Sunday, August 14, 2011

News from the undisclosed location

Despite recent news to the contrary, Pakistan is not fatal to tourists--though my eight group-mates and I just about have the country to ourselves. We've been the only guests at nearly every hotel, and most locals have obviously not seen a foreigner in a long time, if ever. The plus-side to all the fear-mongering is that Pakistanis are without a doubt the friendliest, most innocently curious people I've ever encountered. Almost everyone is thrilled to have his picture taken; some even ask. Many want to take pictures of me--or, better yet, one of the women in the group. They smile and exercise their English as we drive or walk by, and many want to shake hands (in that especially warm, double-handed way common in the Muslim world) and extend a personal welcome.

When I was asked back home why I wanted to come to Pakistan, I struggled to come up with a better answer than, "It's not as hot as India." Now that I'm here, two obvious reasons have coalesced: mountains and people. Though our guide scoffs that anything less than 6000 meters is just a "hill," and we haven't gotten very close to the named 8000-meter monsters, or anything snow-capped, we've been surrounded by monolith after monolith, cut through by raging rivers and draped in a luxuriant quilt of fruit trees, evergreens, and terraced crops--more than enough to melt the heart of a Michigan boy starved for contours. When I was told in Lahore that Pakistan's major source of energy is hydroelectric projects, it rang funny, because this was the same fertile flatland of India. But as we climbed north on the most rugged roads I've ever seen, it became evident that Pakistan is as much a country of water as rock. Much of the Himalayan glacier base drains here, one way or another; the crush of snow melt is so strong in places that the rivers run grey with all the granite they've exfoliated from the mountainsides. And in those few places where no natural river runs, an irrigation canal has been cut, so that walking along the rural hills is like strolling through the Alhambra: everywhere the intoxicating gurgle of water, and its fresh cool smell.
In this picture the local people portage across a stream that had temporarily swollen with rain and washed out the road. In surprisingly short order, they re-positioned enough rocks by hand to resume minibus, truck, and car traffic. Even our Jeeps were temporarily halted by this avalanche, and we too had to clamber across on foot, but the drivers took care of our luggage, and none of us had a baby to carry, as does one man here.

“Do you notice any difference in Pakistan?” the guide asked. Crossing from India to Pakistan is not as dramatic as going from Texas to Mexico, but it’s close. There’s much more space, and less filth, but it also seems noticeably poorer, more controlled. Pakistan is India with the lid on. The dazzling diversity of people is all but gone, despite the guide's claims to the contrary. Suddenly all the men wear shalwar kameez and fez, nearly all have beards, and the women still wear bright colors, but gone are the makeup, bindi, hair plait, and bangles, and the dresses are much more closely cut, not the flowing, extravagant saris of India. Even the machinery is more uniform: though the trucks are spectacularly decorated beyond anything in India, and there are tuk-tuks and cars, the whole world seems to be riding the same small motorcycle—I took a picture of a rank of at least a hundred in one small street.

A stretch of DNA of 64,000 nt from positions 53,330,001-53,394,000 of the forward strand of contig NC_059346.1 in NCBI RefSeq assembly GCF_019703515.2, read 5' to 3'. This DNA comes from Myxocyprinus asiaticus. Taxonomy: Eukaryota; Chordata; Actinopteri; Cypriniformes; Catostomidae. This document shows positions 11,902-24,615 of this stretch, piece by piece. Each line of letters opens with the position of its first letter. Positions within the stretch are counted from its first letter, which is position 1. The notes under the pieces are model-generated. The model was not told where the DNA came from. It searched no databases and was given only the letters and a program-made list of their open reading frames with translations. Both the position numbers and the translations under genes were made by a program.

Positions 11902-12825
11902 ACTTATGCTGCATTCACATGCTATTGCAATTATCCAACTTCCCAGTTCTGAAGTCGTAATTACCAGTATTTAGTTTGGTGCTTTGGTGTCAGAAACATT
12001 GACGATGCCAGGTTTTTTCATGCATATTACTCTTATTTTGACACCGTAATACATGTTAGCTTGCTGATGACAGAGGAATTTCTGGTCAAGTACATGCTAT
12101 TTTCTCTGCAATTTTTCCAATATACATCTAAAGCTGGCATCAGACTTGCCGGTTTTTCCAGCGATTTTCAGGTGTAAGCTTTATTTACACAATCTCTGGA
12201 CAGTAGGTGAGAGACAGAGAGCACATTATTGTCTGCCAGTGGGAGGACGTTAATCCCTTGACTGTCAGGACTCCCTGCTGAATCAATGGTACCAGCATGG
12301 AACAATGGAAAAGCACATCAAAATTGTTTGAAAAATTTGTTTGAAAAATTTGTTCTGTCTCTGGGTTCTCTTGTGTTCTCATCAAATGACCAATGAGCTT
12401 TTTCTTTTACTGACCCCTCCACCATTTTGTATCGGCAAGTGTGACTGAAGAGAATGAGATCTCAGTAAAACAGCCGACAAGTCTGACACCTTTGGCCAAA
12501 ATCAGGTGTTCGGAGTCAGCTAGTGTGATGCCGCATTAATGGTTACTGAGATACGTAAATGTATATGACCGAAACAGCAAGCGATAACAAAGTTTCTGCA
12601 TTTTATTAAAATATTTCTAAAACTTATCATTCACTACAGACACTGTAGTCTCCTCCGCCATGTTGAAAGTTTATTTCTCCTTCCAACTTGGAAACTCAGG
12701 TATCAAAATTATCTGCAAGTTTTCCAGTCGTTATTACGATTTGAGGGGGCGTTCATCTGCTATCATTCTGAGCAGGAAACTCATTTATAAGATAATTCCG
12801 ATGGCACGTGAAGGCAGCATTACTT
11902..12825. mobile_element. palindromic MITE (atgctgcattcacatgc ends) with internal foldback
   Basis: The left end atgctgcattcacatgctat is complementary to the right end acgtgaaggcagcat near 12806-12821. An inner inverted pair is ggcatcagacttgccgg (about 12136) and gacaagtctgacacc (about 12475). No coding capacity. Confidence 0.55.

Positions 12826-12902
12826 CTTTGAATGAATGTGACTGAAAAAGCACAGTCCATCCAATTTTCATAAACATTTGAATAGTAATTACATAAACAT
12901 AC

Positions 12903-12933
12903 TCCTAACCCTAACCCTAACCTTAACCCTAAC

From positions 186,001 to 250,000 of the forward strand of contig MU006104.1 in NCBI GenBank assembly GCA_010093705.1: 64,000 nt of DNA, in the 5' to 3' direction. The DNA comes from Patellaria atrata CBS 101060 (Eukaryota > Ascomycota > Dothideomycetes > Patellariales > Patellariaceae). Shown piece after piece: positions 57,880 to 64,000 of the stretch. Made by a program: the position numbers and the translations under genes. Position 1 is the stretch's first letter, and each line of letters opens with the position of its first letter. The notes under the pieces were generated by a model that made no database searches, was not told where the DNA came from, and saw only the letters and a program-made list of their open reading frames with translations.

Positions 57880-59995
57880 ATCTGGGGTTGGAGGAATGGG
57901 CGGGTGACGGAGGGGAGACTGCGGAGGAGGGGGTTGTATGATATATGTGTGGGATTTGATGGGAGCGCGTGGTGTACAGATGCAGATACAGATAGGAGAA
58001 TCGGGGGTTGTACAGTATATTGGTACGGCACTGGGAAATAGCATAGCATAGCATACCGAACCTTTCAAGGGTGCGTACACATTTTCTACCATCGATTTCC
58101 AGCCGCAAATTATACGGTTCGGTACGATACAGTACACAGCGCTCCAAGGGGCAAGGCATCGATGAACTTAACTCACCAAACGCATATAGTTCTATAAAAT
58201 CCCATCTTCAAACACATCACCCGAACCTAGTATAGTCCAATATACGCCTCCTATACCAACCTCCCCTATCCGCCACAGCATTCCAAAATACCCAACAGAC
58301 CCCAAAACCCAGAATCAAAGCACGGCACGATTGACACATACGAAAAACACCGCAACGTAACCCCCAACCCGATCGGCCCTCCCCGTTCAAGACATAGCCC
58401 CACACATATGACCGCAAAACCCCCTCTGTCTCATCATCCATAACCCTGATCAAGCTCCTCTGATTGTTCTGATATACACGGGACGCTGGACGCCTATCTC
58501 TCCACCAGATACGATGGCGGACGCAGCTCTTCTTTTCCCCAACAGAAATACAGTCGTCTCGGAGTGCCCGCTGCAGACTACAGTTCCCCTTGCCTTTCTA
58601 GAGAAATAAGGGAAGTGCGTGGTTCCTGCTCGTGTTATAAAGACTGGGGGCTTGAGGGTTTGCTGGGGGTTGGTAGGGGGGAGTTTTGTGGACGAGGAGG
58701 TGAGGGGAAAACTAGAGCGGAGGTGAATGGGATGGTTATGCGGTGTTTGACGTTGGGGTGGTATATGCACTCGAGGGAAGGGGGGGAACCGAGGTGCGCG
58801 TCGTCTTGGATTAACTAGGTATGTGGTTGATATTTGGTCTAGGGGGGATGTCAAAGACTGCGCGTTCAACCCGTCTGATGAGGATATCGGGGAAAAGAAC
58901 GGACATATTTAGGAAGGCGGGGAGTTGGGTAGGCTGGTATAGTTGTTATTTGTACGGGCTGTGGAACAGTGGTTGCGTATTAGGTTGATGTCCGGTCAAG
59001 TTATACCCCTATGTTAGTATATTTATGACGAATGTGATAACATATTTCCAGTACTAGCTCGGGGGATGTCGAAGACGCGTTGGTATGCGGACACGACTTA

People are if anything more friendly, certainly more curious, to look at and greet me, though there’s a certain meekness I didn’t feel in India. Many people seem to be waiting for me to make the first move—a smile, a nod, a tip of the hat—at which point they smile back and sometimes shake my hand enthusiastically. These friendly young fellows were the first of many to ask me to take their picture.

But in other ways Pakistan very much has the lid off. The natural beauty is astounding, and the people are boundless in their enthusiasm. While India undergoes visible growing pains of socioeconomics and technology, Pakistan keeps on keeping on with its simple, traditional life. The roads are far better, everything is vastly cleaner, and space is no longer at any kind of premium. In fact the two countries are so different as to render any comparison silly, yet they insist on considering each other rivals, and forcing the question; a young guy in Lahore asked me what I thought of India vs. Pakistan. You might as well ask how a watermelon measures up to a pumpkin.


  1. That sameness of everyone wearing the exact same navy blue pants and black shoes depressed me in Turkey too.

    If this is how the topography of Pakistan takes you, you will so love reading Kim by Rudyard Kipling!

  2. What an interesting portrait--some of your very best writing, I think. Are you sleeping in tents or hotels now? If hotels, are they still the luxurious ones? Can you tell if the lid is religious, political, cultural, or all the above? I forward to examples (if you ever have time) of the lid, especially next to "brazen" India by comparison. This is very enjoyable writing.